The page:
Thinking Skills Club Breaks 200 Likes

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How different is Facebook from Twitter for social marketing? By trying different tweaks, Thinking Skills Club finally finds it's winning formula.

Thinking Skills Club Facebook page banner

Facebook banner cartoon appeals to teens

Using the same strategy for both sites didn't make sense.

Every new company needs to use social media, right? The question is, how to use it? Should you link your Twitter, Facebook, Linkedin and other accounts so everyone sees the same message, or is it worth making different missive for each?

New web startup Thinking Skills Club was sitting in the doldrums of Facebook, stuck at 37 likes after a one month campaign using Facebook ads. Meanwhile, its Twitter following was slowly rising as tweet after tweet connected with the interests of its audience of teachers and parents. Business advisors recommended linking the accounts, but that wasn't working. How to get over the hump?

The Thinking Skills Club website is a curriculum of online computer games that help build cognitive abilities in 6 areas: executive function, problem solving, memory, processing speed, social skills and attention. The site can be used by educators and after school clubs to provide a positive activity for kids that they'll like doing or by families looking for positive games for children to play at home. Since the games are from popular online sites, kids don't have to be forced to play. There were three audiences to get the message to: parents, educators and kids. Twitter was doing a good job at the first two, but what about the third?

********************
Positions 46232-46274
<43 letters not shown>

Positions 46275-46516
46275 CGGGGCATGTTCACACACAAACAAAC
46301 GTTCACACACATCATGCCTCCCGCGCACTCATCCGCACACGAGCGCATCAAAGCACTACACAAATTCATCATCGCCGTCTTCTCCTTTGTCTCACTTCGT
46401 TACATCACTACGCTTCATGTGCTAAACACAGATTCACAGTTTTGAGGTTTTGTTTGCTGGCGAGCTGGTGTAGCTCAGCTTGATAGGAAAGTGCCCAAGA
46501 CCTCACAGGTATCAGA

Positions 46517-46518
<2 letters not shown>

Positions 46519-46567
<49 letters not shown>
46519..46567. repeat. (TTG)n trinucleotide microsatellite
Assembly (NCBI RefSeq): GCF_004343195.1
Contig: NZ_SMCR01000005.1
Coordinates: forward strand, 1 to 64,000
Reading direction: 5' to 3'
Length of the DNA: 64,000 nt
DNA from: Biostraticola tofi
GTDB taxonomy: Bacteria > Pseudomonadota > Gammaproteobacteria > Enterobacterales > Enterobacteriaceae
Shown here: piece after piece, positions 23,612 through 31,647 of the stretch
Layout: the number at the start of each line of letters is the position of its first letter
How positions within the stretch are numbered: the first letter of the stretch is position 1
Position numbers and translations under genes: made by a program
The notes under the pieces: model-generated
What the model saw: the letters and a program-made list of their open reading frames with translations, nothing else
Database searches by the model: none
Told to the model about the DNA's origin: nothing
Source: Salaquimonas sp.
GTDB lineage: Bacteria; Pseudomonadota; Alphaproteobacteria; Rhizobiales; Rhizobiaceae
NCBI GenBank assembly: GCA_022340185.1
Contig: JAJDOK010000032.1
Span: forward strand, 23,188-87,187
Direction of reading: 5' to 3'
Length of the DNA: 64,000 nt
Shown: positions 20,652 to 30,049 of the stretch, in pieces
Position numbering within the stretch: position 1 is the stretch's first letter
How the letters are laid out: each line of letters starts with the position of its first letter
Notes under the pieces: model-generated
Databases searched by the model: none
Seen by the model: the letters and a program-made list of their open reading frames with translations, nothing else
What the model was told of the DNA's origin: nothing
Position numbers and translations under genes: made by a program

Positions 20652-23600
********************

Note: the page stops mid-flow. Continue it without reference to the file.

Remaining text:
Club founder Mitch Moldofsky first tried using Facebook's targeting criteria to reach the Twitter audience, but to little effect. The breakthrough came by changing the focus to the main users of Facebook, i.e., the kids themselves. Changing the criteria to Males 14-18 years of age interested in Gaming only caused an overnight sea change. The plateau of 37 Likes doubled overnight, and has been climbing steadily since, breaking the 200 mark just last week. Moldofsky changed his Facebook ad copy as well to appeal to kids: rather than a formal tone, it adopted a shorthand style more like the messages kids often send each other: "Games that can help with school? Two words: No. Brainer."

The posts have changed as well, focusing on stories about gamers and videos from YouTube such as Portals in Real Life, where two kids see what it would be like if a tool from one of their favorite games was real. "The Twitter audience, I found, was more about adults exchanging information, more intellectual," says Moldofsky, "Facebook, on the other hand, is where kids live. For my company, using the same strategy on both sites just didn't make sense."

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